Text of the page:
Chinese general refutes US Defence Secretary's remarks, says China upholds international and regional order

China's People's Liberation Army Vice President of Academy of Military Science, He Lei, attends the 16th IISS Shangri-La Dialogue in Singapore on June 3, 2017.
China's People's Liberation Army Vice President of Academy of Military Science, He Lei, attends the 16th IISS Shangri-La Dialogue in Singapore on June 3, 2017. PHOTO: REUTERS

SINGAPORE - China has responded to US Defence Secretary James Mattis' accusation that the Asian power disregards international order, saying that, to the contrary, it is an upholder and supporter of the international and regional order.

Citing China's signing up to the United Nations charter and its more than 23,000 bilateral agreements and over 400 multilateral agreements, Lieutenant-General He Lei said: "China can be said to be following, supporting and safeguarding the international and regional order."

Lt-Gen He, who heads the Chinese delegation to this year's Shangri-La Dialogue, instead countered that sending navy ships to waters and military jets to airspace close to China's islands to conduct surveillance and military activities was not within the scope of the principle of freedom of navigation.

"The Chinese government and people are resolutely opposed to it," he said on Saturday (June 3).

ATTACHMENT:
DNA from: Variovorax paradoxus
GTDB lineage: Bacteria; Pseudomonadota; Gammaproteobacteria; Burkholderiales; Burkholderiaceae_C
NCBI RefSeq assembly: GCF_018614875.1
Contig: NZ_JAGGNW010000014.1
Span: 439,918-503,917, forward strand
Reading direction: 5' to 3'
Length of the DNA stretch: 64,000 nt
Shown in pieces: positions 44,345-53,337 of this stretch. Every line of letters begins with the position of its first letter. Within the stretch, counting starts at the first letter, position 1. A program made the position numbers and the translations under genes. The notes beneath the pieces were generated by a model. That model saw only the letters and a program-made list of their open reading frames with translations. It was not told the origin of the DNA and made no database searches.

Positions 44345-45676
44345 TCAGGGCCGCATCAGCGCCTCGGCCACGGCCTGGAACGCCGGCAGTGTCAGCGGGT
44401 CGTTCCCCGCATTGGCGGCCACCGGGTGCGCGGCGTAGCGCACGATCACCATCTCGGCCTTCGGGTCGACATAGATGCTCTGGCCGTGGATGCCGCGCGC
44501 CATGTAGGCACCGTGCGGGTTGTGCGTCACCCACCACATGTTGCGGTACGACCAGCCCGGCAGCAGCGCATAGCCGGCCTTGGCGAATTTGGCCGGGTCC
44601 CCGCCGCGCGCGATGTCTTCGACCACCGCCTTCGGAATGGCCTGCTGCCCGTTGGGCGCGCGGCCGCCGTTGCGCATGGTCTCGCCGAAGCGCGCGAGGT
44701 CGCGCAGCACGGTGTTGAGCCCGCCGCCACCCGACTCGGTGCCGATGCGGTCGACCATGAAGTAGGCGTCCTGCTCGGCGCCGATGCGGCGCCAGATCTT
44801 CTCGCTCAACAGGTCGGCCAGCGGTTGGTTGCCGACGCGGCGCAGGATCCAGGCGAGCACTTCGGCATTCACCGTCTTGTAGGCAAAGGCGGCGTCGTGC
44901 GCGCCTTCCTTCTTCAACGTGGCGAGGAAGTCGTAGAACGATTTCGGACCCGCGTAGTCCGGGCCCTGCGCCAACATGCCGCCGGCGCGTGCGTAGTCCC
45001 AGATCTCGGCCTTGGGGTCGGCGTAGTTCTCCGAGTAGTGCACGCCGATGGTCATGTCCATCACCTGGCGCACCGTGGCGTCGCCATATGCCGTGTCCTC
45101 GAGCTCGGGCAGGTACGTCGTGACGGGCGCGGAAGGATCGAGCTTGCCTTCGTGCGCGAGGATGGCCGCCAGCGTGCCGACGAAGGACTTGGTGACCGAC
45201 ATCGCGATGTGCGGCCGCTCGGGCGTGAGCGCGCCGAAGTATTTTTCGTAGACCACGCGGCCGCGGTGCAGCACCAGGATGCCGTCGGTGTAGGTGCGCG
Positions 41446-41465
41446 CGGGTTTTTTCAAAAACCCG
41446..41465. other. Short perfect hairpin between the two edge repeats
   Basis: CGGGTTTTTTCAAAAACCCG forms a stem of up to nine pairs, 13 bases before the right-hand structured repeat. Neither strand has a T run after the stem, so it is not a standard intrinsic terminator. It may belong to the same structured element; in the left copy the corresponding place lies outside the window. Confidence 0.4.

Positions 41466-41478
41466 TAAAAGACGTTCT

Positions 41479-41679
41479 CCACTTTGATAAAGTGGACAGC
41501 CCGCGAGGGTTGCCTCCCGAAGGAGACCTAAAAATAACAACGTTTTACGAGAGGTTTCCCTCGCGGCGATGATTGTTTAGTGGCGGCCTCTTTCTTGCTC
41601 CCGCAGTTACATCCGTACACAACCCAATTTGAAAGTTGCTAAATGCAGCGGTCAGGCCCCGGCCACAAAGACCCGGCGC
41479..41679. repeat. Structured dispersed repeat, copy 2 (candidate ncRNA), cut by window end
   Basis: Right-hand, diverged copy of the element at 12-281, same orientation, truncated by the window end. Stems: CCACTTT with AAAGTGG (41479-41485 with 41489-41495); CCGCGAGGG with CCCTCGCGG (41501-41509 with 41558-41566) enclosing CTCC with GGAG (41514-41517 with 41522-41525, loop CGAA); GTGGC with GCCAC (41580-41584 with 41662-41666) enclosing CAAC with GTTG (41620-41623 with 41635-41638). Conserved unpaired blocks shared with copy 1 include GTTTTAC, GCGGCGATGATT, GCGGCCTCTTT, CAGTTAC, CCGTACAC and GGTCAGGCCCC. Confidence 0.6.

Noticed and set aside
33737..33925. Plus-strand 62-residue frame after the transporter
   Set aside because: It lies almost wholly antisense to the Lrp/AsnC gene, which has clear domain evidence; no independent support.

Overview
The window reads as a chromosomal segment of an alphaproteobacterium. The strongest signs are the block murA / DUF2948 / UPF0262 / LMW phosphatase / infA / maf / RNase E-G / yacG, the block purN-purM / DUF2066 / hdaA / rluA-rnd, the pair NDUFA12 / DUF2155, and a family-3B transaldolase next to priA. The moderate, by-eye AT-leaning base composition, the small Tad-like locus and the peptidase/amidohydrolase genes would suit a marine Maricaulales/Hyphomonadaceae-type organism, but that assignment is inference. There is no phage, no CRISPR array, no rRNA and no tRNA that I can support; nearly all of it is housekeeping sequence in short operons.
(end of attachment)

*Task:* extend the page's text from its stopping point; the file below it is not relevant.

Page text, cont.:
While he did not name the country, the US has been conducting freedom of navigation and overflight operations using its military ships and aircraft, including one late last month, in waters close to Chinese-claimed islands in the South China Sea to challenge what it sees as China's excessive maritime claims.

Mr Mattis said at a plenary session on Saturday morning that the US cannot accept China's actions that undermine the rules-based order in the Asia-Pacific region.

Lt-Gen He said a regional order should be one that represents the interests of the majority of countries in the region.

He gave as an example the signing of a Declaration of Conduct of Parties in the South China Sea in 2002 between China and Asean, and the two sides' recent conclusion of a framework on a Code of Conduct to manage disputes in the waters.

China has overlapping territorial claims with four Asean countries in the South China Sea which have escalated tensions in the region in recent years.

Lt-Gen He also took issue with Mr Mattis' comments on US relations with Taiwan in accordance with the US' Taiwan Relations Act, which spells out that the US would assist Taiwan in its defence, including the sale of arms to the island.

He said Mr Mattis should also have mentioned the three communiques between Washington and Beijing in which the US acknowledged that there is one China in the world and that Taiwan belongs to that one China and agreed to scale down arms sales to Taiwan, seen by China as a breakaway province.

But Lt-Gen He's remarks were in the main conciliatory.

He pointed out that as the world's great powers, the Sino-US relationship affects the security and stability of the Asia-Pacific region and of the world.

He added that China greatly values the bilateral relationship.

So long as the two sides adhered to the principles of non-confrontation, non-conflict, mutual respect and win-win, and strengthened mutual trust as well as crisis and risk control, there was much room for cooperation.